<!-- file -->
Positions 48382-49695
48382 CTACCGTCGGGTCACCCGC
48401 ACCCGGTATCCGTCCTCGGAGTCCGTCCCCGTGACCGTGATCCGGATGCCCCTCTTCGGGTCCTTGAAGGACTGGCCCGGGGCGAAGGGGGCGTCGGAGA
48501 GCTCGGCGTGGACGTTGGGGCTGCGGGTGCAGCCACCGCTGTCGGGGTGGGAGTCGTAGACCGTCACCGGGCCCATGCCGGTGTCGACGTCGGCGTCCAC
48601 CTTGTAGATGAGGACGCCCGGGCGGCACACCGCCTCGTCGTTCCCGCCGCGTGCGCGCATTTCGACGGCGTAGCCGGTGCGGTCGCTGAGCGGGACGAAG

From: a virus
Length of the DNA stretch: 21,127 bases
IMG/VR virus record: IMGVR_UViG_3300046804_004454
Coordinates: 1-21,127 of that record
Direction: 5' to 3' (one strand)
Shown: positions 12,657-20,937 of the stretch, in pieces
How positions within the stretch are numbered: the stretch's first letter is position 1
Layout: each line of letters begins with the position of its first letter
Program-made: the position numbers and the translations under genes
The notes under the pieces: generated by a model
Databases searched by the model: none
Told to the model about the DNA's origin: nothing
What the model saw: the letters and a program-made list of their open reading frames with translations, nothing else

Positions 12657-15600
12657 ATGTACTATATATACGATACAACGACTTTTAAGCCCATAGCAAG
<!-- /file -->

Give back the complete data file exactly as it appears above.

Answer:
Positions 48382-49695
48382 CTACCGTCGGGTCACCCGC
48401 ACCCGGTATCCGTCCTCGGAGTCCGTCCCCGTGACCGTGATCCGGATGCCCCTCTTCGGGTCCTTGAAGGACTGGCCCGGGGCGAAGGGGGCGTCGGAGA
48501 GCTCGGCGTGGACGTTGGGGCTGCGGGTGCAGCCACCGCTGTCGGGGTGGGAGTCGTAGACCGTCACCGGGCCCATGCCGGTGTCGACGTCGGCGTCCAC
48601 CTTGTAGATGAGGACGCCCGGGCGGCACACCGCCTCGTCGTTCCCGCCGCGTGCGCGCATTTCGACGGCGTAGCCGGTGCGGTCGCTGAGCGGGACGAAG

From: a virus
Length of the DNA stretch: 21,127 bases
IMG/VR virus record: IMGVR_UViG_3300046804_004454
Coordinates: 1-21,127 of that record
Direction: 5' to 3' (one strand)
Shown: positions 12,657-20,937 of the stretch, in pieces
How positions within the stretch are numbered: the stretch's first letter is position 1
Layout: each line of letters begins with the position of its first letter
Program-made: the position numbers and the translations under genes
The notes under the pieces: generated by a model
Databases searched by the model: none
Told to the model about the DNA's origin: nothing
What the model saw: the letters and a program-made list of their open reading frames with translations, nothing else

Positions 12657-15600
12657 ATGTACTATATATACGATACAACGACTTTTAAGCCCATAGCAAG